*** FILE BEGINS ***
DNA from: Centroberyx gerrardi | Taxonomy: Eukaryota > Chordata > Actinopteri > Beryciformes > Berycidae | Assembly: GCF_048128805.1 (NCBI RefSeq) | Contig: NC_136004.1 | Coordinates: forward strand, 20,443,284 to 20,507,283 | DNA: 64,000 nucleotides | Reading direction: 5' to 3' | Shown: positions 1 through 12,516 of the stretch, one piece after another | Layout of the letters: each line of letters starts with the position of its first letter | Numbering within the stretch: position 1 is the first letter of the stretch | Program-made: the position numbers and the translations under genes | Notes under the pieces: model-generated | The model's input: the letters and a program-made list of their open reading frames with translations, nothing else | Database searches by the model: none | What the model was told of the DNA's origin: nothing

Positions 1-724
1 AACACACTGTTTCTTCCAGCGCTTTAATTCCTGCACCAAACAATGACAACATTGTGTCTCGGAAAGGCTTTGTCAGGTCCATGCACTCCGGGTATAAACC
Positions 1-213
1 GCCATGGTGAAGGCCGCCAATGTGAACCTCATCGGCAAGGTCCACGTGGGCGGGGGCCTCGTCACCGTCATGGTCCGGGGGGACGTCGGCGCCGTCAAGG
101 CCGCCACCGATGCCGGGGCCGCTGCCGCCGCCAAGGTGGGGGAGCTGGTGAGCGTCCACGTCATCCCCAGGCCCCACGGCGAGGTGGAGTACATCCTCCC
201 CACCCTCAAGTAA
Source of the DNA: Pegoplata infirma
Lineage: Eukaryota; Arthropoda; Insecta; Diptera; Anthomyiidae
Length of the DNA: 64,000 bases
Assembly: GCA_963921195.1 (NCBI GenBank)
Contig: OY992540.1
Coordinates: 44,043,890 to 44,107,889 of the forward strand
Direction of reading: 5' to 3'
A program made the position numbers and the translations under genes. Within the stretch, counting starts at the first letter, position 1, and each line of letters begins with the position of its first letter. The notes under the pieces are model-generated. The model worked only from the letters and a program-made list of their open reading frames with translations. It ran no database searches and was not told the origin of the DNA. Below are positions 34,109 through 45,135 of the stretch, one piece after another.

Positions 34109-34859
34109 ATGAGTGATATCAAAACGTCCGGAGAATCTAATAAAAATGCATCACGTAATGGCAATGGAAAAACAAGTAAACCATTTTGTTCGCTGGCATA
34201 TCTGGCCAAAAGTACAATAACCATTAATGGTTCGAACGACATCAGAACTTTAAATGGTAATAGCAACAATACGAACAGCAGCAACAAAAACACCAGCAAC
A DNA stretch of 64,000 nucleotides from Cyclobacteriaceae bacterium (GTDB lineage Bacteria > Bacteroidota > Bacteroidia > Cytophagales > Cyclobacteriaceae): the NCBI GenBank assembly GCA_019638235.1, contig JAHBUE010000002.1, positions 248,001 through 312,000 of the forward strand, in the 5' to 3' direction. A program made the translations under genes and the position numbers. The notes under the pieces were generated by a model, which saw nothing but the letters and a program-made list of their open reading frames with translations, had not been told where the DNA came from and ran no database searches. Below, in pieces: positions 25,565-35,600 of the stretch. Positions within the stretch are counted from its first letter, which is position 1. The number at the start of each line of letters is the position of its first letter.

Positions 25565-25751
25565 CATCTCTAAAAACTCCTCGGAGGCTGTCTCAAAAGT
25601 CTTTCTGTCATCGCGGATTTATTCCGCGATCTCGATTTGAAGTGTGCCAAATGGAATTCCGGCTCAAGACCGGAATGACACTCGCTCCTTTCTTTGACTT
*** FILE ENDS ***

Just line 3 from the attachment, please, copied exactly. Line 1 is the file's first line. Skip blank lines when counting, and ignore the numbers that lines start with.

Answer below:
1 AACACACTGTTTCTTCCAGCGCTTTAATTCCTGCACCAAACAATGACAACATTGTGTCTCGGAAAGGCTTTGTCAGGTCCATGCACTCCGGGTATAAACC